The latest episode of You & Julia: At Home features Cheryl Straughter, Chef and Co-Owner of Soleil Restaurant in Roxbury's Nubian Square, which serves Southern food with a twist. She made Julia Child's famous Coq Au Vin from her home kitchen. We talked to Straughter about Julia's legacy and how the pandemic has affected the restaurant industry.
On Julia Child as a pioneer and meeting her at Logan Airport:
"Julia Child was a pioneer, as far as the culinary world is concerned, because back then the majority of chefs were men. I think she was a trailblazer in having written cookbooks, in having a culinary show. She really set the groundwork and the pathway for women to just move forward, jump into the field, take a lead and be where we are today."
"I used to work for the airlines back in the seventies and Julia came into the terminal. I didn't notice who she was initially, but as she got a little bit closer, I said, 'Wow, who is this woman?' You know, she's tall. And I was like, 'Oh, it's Julia Child!' And I told her that I enjoyed cooking. I was rather young at the time. And she asked, 'What do you like to cook?' And I said, 'I like to cook savory things. I like chicken. I like meat. I'm not really a baker.' And then she smiled, because she did both so well. We just talked for a few minutes and then she traveled on to her gate. I did have a chance to actually meet this amazing, amazing chef."
"I think that chicken is one of the universal proteins. It's extremely affordable, there are so many things that you can do with chicken. I think it was very popular with Julia Child because of the opportunity to infuse it with wine. As I think about Julia Child's cooking, it's comfort food; it's hearty food. At that time French cooking was not really prominent. And I think one of the things that Julia Child did was show that French cooking can be affordable."
On her restaurant, Soleil, in Roxbury’s Nubian Square:
"Soleil is actually a French term. It's my granddaughter's middle name and it's also the word that's used for the term the sun. And it also makes me think about the neighborhood that I'm in. There are some people that don't look at the area as bright and warm, so it makes me think of where my business is. It's in a nice, warm community and we cook some items that would be connected to a French style of cooking, but by far if I had to describe my cuisine, it's really Southern cuisine with a twist."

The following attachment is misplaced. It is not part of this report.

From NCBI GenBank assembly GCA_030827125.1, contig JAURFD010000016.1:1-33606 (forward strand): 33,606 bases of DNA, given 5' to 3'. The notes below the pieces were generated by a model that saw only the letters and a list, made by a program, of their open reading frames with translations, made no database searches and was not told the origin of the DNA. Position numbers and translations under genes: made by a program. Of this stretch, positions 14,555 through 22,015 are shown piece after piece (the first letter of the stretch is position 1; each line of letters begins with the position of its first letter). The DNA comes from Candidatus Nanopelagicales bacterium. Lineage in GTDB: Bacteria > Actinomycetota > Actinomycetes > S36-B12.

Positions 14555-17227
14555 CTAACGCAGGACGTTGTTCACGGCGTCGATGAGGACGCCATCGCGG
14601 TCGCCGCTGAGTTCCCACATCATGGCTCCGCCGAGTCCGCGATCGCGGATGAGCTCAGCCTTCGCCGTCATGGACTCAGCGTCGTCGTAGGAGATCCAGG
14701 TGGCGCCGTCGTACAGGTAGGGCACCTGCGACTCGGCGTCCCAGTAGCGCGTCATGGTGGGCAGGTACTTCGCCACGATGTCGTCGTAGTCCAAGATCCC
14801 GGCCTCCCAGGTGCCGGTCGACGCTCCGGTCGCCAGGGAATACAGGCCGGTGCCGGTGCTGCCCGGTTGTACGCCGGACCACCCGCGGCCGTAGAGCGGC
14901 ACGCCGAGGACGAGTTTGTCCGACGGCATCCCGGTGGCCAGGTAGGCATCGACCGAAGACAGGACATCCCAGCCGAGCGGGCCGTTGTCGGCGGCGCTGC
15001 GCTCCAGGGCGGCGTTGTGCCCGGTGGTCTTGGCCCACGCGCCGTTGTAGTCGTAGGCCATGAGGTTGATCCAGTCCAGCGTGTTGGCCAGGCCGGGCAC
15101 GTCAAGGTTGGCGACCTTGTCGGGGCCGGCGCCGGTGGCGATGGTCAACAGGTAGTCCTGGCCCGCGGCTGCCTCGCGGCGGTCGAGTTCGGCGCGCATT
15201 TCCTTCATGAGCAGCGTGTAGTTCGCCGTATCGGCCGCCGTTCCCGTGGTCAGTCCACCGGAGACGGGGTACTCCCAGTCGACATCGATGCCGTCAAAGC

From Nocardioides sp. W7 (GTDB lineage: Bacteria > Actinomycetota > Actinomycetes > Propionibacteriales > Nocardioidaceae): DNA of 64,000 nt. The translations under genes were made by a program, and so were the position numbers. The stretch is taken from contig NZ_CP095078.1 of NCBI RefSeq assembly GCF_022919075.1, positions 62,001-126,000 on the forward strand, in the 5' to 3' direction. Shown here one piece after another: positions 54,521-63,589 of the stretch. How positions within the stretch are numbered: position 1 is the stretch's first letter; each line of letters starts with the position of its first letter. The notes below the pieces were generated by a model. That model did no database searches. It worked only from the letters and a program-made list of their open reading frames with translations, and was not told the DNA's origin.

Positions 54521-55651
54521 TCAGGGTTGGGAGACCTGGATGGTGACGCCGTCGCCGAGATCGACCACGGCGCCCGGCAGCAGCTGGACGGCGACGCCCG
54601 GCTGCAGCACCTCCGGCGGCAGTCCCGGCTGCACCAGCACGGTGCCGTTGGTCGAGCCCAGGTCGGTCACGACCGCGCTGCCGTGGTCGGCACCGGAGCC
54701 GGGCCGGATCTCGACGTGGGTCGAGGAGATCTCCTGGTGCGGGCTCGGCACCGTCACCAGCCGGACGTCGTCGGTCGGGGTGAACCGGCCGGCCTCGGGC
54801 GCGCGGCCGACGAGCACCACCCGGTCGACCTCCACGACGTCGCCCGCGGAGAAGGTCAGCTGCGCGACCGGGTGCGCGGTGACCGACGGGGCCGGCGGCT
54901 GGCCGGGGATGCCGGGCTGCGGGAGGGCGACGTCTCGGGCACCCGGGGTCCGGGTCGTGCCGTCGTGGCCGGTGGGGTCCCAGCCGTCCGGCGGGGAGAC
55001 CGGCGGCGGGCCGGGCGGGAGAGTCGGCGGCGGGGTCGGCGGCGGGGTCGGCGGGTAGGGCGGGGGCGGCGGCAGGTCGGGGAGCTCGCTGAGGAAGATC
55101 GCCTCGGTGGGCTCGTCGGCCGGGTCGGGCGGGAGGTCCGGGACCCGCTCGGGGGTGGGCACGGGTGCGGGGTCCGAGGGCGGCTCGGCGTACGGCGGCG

On getting creative during the pandemic:
"The pandemic's impact has been tremendous. Soleil is in the headquarters of the Boston School Department. And as people began to work from home, we saw less revenue in our sales because the office buildings started to become more and more vacant. So we made a few pivots — we have done more bulk catering. For example, we've catered at MGH, Faulkner, a number of different places that have been feeding their frontline workers. We also participated in Boston's opportunity to have outdoor seating, so we had a grill outside and that was a lot of fun. We also started doing family meals."
"So people talk about 'pivot' and they talk about resilience. They talk about strength. And I think you find that in entrepreneurs in many different industries, and none more so than in the restaurant industry. We’re entering the slow season for our industry. However, I remain optimistic that at some point — and I believe that point is a lot further away than people are talking about — that there will be a time when we will be dining all together again, although I don't think that our industry is going to rebound for quite some time."